Georgetown, Guyana – (June 7, 2017) Continuing his advocacy for the protection of Small-Island Developing States (SIDS), President David Granger issued a call to the international community, particularly the European Union (EU), to support the structural transformations, which are needed to ensure that small-island and low-lying coastal states survive the perils of global warming and climate change. The Head of State made this call at the 11th edition of the European Development Days in Brussels, Belgium. The EU’s European Development Days is an annual summit, which brings together over 6,000 members of the global development community each year to share ideas and experiences in ways that inspire new partnerships and innovative solutions to the world’s most pressing challenges.
“Small-island developing and low-lying coastal states require significant investment and transfers of technology to implement their ‘green’ plans. Investment in development must be linked to investment to protect our environment, so as to avoid global environmental catastrophe. Investment in the environment means investment in the future; investment in the earth and investment in eternity. There can be nothing more profitable than protecting our common patrimony,” the Guyanese Head of State said.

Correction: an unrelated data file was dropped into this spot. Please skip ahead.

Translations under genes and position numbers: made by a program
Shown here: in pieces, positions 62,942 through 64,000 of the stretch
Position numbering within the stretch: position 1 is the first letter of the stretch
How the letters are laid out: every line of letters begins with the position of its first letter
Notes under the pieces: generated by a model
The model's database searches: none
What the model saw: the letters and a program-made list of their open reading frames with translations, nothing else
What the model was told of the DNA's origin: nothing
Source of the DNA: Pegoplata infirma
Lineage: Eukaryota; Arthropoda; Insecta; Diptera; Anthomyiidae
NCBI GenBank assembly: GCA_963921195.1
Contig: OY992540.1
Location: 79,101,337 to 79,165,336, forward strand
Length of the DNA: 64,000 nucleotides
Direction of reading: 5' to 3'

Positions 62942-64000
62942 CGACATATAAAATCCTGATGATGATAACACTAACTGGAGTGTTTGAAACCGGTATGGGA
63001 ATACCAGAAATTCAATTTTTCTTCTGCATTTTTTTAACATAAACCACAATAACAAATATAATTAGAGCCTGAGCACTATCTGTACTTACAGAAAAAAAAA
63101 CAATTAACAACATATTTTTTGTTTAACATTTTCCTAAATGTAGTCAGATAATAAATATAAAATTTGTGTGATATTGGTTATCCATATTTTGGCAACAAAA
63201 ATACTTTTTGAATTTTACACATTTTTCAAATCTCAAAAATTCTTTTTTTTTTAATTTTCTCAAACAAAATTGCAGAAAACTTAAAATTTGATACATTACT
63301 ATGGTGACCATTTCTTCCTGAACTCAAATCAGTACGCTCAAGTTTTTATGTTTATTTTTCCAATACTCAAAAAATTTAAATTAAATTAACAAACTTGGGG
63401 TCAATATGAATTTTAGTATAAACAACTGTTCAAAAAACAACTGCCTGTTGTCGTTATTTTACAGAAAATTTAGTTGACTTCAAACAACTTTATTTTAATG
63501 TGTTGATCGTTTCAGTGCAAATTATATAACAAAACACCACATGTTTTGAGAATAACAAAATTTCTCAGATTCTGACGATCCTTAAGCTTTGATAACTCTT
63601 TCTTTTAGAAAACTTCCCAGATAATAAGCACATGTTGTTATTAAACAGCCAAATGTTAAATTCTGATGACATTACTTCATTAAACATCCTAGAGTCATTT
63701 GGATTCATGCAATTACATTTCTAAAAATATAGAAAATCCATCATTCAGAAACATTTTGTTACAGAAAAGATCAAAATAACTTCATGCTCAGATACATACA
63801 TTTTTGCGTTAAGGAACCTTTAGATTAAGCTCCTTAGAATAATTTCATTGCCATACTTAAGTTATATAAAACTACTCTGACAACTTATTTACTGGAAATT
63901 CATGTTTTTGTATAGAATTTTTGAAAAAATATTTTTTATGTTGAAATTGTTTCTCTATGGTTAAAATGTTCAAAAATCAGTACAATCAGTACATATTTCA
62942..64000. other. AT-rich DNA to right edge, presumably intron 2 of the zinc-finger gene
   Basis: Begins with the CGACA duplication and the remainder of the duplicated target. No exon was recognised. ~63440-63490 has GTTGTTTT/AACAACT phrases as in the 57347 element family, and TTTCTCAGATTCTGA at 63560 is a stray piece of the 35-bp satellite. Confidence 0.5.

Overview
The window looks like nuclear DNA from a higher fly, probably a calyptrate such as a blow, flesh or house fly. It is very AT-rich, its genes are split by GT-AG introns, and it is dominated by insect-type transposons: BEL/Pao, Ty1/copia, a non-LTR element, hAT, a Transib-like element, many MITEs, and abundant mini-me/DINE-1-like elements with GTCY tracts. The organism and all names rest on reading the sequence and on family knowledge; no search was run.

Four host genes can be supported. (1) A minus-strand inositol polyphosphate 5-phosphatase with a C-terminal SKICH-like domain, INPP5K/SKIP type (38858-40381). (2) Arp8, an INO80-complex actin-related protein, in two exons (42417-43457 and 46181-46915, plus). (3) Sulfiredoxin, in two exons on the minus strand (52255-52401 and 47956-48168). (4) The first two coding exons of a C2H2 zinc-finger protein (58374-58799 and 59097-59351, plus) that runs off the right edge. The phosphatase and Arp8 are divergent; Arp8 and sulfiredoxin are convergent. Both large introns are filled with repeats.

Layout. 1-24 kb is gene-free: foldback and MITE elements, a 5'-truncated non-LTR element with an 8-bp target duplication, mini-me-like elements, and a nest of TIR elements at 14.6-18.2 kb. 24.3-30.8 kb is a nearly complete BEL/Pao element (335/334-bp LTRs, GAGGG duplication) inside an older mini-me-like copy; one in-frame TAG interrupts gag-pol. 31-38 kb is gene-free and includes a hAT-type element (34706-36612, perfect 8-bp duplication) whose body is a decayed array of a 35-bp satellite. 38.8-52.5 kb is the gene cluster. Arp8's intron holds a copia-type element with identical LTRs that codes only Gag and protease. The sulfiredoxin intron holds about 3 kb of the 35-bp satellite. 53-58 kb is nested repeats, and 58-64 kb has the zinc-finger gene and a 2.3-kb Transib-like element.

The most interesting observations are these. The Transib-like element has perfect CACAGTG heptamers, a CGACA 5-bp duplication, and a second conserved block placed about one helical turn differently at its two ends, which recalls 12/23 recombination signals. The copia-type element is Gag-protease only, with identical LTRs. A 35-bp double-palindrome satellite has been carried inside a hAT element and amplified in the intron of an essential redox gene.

The President reminded world leaders that climate change is a single threat, which endangers the entire globe. He reminded that it is small states like Guyana that are making major contributions to arrest this global problem and noted that greenhouse gas emission ratios in such states are among the lowest in the world.
Speaking on the ‘green’ development trajectory, which Guyana is pursuing, President Granger pointed out that “the ‘green’ model represents hope for mother earth. “The ‘green’ model of development places emphasis on protecting the world’s eco-systems, reducing greenhouse gas emissions, through renewable energy use and providing environmental services to the world, through avoided deforestation and conservation,” he said.
The President delivered a similar message, during a panel discussion held yesterday, which focused on the relationship between the EU and the African Caribbean Pacific (ACP) Group of States. He called for a long-term partnership between the two bodies that is aimed at protecting the earth’s environment, promoting economic transformation, ensuring human development through increased employment and ensuring a more equal and more peaceful world. He also made an appeal for the future ACP-EU agreement to make provisions for increasing investment flows, extend infrastructure and promote technology.
Issued in collaboration with the EU Delegation in Guyana